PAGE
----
Today, I want to share with you my own definition of minimalism and the reasons why it exponentially improved both my style and way of life. I started my minimalism journey around three years ago, and here is what I have learnt and gained from it.
What minimalism is not, according to me
A lot of people seem to understand minimalism as a form of competition. Let me explain. When it all started becoming a “trend”, people were really focused on the benefits of it but it is just as if today, everyone was willing to possess less than the neighbor in order to be a “better minimalist”. You won’t find any of this here, I promise.
An item with purpose → A lot of time saved and invested more wisely
In my eyes, minimalism is absolutely not about the number of items you possess, but about their use. According to me, each and every item needs to have a room, a purpose, and a use. For instance, my bamboo comb could be “too much” for a lot of minimalists, but it is located in my vanity, is used for three different purposes, and is used twice a day. Thus, it becomes one of my essentials. When you know exactly each item present in your house, you save so much time because you know what you can work with. Thus, the time saved is time you can invest actually combing your hair and not looking for the “right comb”, you only own one anyway.
Quality of items you genuinely love
Minimalism, in my eyes, is also a way to be more elegant in the sense that you can invest in and care for good-quality items. If you were used to buy fast fashion on sale and did not really love what you just purchased, these items probably tended to clutter your wardrobe, did not they? Hmm, I’ve been there too. When you get rid of all the items you do not genuinely love and feel like wearing for decades, your wardrobe is quite empty, believe me. However, the $10 you have spared on ten terrible-quality shirts add up and you can invest $100 in ONE good-quality piece you will be happy to wear, a piece that will make you feel more put together and confident.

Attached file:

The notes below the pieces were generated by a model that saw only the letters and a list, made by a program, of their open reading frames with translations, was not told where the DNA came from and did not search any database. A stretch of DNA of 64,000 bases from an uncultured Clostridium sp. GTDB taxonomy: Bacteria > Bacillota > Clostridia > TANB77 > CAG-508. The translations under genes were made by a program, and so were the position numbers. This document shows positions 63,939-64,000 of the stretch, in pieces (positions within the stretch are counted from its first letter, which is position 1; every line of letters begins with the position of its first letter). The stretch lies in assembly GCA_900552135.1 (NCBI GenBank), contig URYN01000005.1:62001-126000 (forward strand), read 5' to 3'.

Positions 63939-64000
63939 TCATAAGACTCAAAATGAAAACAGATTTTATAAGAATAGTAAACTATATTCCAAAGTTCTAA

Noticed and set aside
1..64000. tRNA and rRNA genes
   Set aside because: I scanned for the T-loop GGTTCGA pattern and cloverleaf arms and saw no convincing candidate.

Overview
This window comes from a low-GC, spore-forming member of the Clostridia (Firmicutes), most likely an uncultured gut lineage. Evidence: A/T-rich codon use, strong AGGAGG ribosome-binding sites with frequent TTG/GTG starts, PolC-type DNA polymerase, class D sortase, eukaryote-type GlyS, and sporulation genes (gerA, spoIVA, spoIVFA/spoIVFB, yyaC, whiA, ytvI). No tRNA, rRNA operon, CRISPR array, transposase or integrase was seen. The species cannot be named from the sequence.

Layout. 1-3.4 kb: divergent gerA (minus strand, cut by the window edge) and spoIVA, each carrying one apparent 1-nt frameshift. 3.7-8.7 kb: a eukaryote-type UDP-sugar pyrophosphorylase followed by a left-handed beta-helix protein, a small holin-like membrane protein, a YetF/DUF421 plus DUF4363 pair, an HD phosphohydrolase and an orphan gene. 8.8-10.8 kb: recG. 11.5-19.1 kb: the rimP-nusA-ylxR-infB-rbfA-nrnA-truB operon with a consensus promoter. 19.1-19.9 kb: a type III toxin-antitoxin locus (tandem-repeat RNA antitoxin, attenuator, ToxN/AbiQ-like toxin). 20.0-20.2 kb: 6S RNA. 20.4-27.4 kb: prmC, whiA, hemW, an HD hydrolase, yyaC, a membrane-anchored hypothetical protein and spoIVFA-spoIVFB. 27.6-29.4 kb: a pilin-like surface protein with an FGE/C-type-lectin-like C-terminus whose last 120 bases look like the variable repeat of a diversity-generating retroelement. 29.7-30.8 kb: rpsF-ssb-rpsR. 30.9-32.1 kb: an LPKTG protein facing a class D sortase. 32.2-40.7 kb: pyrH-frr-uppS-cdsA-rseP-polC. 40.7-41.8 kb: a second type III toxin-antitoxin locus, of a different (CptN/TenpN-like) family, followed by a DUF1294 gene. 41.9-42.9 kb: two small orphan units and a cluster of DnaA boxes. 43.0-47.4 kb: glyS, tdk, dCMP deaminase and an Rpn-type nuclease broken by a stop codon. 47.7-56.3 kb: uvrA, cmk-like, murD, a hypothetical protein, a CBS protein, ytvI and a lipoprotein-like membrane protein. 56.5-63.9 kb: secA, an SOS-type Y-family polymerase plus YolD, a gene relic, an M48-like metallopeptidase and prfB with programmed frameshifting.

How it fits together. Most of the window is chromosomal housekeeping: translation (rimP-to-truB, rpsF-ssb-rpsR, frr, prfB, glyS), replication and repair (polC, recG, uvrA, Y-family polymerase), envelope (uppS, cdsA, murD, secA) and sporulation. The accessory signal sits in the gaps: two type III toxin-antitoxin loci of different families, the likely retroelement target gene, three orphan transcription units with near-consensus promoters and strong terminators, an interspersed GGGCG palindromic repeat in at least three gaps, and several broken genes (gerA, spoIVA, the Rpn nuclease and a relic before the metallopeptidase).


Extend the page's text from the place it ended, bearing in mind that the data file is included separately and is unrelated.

Moreover, because you love that piece so much, you will be likely to want to take care of it, wash it properly and thus, keep it longer. Thus, you will spare even more money on the long run.
Matching outfits, effortlessly
Usually, with minimalism comes a discovery of your tastes. You tend to think twice before buying an item, and with time, you end up buying pieces that all match because you realize that:
- there are colors you love buying more than others/that suit you better than others.
- when it comes to putting a lot of money in a shirt, you are likely to choose a timeless shirt rather than a weird orange-looking one.
- good-quality clothes are far easier to mix and match as silk never looks odd with jeans, but polyester sometimes does.
I could focus on the topic for hours but I prefer not overwhelming you and if you want, I could totally do a “Minimalism as a fast way to look elegant: n°2” in the future. Last but not least, if you feel like you will never be able to declutter and have this blank canvas (understand, an almost empty wardrobe and house) to start with, know that it is a long process and that it is totally normal. If you want a little tip to get you started, apply the “one in, one out” rule: each time you bring a new (good quality, if possible) item into your home, get rid of another item. It is not as painful as a total decluttering session, and can do wonders with time. You will see that you will be more likely to get rid of items even though you do not bring new ones in afterwards.
Hoping I have been able to put minimalism into a new light for you,